Buying a house in Chicago - good or bad?
August 10, 2007 2:49 PM   Subscribe

Given the current market situation, should I buy a condo in Chicago?

I'm aware of the existing question with applications to the UK. This is regarding the U.S., specifically Chicago.

I am looking to purchase a condo - for my own residence - in Chicago (downtown, $300,000-$350,000). I have a great buyer's agent. I know exactly what I want.

I am just worried about all the talk of a housing market collapse...upside-down mortgages...recession.

Am I, an average Joe(sephine) going to get caught up in all this? Is it prudent to wait? If so, how long?

I am currently in a month-to-month renting situation that can continue indefinitley. I'm doing OK on money, and am planning on a 20% down, 30 year fixed mortgage. As of this morning, interest rates from my 3 lenders ranged between 6.32%-6.7%.

Any advice is, as always, deeply appreciated.
posted by BuddhaBelly to Home & Garden (22 answers total) 3 users marked this as a favorite
 
Find the condo that you want. See what it would take to buy it. Compare it to rent in the or a similar building. Do the math to see if it is worth buying over renting. Use one of the many rent vs. buy calculators to see what is better. If now is not the time to rent, try the same thing again later.

Personally, I wouldn't buy for a year, then would reconsider.
posted by procrastination at 2:54 PM on August 10, 2007


How long do you plan on living there?
posted by smackfu at 3:00 PM on August 10, 2007


I'll be there at least 5 years. This would not be my "end all and be all" house, rather, a place to live until I meet the man of my dreams and start a family (I am 27).
posted by BuddhaBelly at 3:04 PM on August 10, 2007


If you don't spend more than you can afford and don't get more mortgage than you need and pick a lender that does not sell its loans (my credit union--my mortgage lender retains 100% of its mortgages), there is no need to fear purchasing a condo in this market, particularly not if you anticipate remaining in it for five years.
posted by crush-onastick at 3:38 PM on August 10, 2007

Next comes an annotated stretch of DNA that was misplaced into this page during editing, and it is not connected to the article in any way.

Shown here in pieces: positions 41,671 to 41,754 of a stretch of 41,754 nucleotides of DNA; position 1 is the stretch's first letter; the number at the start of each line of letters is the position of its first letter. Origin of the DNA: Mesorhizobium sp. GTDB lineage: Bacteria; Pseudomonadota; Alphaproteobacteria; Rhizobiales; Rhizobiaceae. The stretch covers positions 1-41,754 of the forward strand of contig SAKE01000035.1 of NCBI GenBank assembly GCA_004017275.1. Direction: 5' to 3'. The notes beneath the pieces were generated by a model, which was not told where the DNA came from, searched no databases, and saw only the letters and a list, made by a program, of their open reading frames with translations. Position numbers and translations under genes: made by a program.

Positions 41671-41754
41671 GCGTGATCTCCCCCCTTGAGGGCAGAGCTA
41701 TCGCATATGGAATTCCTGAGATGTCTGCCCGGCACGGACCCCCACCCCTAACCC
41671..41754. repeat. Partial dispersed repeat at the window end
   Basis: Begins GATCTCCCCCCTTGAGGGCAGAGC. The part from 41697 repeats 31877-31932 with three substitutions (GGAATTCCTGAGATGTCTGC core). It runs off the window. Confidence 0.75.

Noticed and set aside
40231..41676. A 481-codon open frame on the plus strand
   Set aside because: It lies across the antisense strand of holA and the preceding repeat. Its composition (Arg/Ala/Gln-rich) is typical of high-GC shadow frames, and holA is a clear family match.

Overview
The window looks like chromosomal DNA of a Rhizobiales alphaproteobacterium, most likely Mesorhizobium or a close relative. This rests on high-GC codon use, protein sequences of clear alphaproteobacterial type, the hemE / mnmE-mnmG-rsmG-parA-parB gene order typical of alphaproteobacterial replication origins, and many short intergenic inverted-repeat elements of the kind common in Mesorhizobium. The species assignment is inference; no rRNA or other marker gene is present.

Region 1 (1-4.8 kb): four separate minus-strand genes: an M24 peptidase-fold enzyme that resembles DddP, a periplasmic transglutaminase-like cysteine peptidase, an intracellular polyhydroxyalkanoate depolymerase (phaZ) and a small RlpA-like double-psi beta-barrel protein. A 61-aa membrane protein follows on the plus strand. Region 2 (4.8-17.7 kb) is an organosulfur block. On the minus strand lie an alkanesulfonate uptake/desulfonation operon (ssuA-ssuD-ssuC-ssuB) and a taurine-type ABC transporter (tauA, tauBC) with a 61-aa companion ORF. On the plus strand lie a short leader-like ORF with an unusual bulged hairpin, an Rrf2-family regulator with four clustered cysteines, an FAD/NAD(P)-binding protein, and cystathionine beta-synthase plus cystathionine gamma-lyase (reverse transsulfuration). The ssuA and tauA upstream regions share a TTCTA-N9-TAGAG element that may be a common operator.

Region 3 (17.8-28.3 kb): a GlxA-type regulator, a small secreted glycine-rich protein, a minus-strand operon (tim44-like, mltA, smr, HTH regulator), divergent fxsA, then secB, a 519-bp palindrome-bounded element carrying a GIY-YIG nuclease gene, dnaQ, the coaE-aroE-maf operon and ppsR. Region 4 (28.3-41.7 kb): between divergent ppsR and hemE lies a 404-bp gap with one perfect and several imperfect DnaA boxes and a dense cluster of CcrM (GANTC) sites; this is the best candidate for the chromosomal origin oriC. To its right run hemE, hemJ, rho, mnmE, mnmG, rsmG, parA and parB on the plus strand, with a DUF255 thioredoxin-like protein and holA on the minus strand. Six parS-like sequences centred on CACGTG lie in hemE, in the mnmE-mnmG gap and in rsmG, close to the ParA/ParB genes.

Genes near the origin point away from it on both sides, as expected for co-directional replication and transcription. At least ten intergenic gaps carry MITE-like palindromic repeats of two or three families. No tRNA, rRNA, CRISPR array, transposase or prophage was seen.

Why would it be bad for a lender to sell its loans?
posted by croutonsupafreak at 4:45 PM on August 10, 2007


Why would it be bad for a lender to sell its loans?

I asked that very question in a related MeFi thread. Quick answer: it's bad because the lender might care less about whether you'll be able to repay the loan. (If the lender can/does sell the loan, it becomes somebody else's problem.)
posted by spacewrench at 5:07 PM on August 10, 2007


From what I've heard on the periphery (via friends, casual news stories, etc) the housing market in Chicago is some or all of the following:

1. Insulated from much of the rest of the nation because people are "always" likely to want to live here, unlike freaky no-name over built sub and ex "urbs" in shit states like Florida and Texas.

2. Slowing some due to the fact that builders have over saturated the market with condos.

3. Under going a very minor adjustment in values as the speculation market cools.

Basically what I've gathered is that the whole "flip a condo" and walk away with $50,000 profit (or whatever) is increasingly becoming a pipe dream and that the people who bought in the past few years who were hoping to make a killing as property values rose (rather than plateaued which is whats happening) aren't going to be too happy.

If your goal is to buy a place in order to save money (while building equity) over renting and you're not looking to sell in a few years for the exclusive goal of profiting from your property then I say go for it.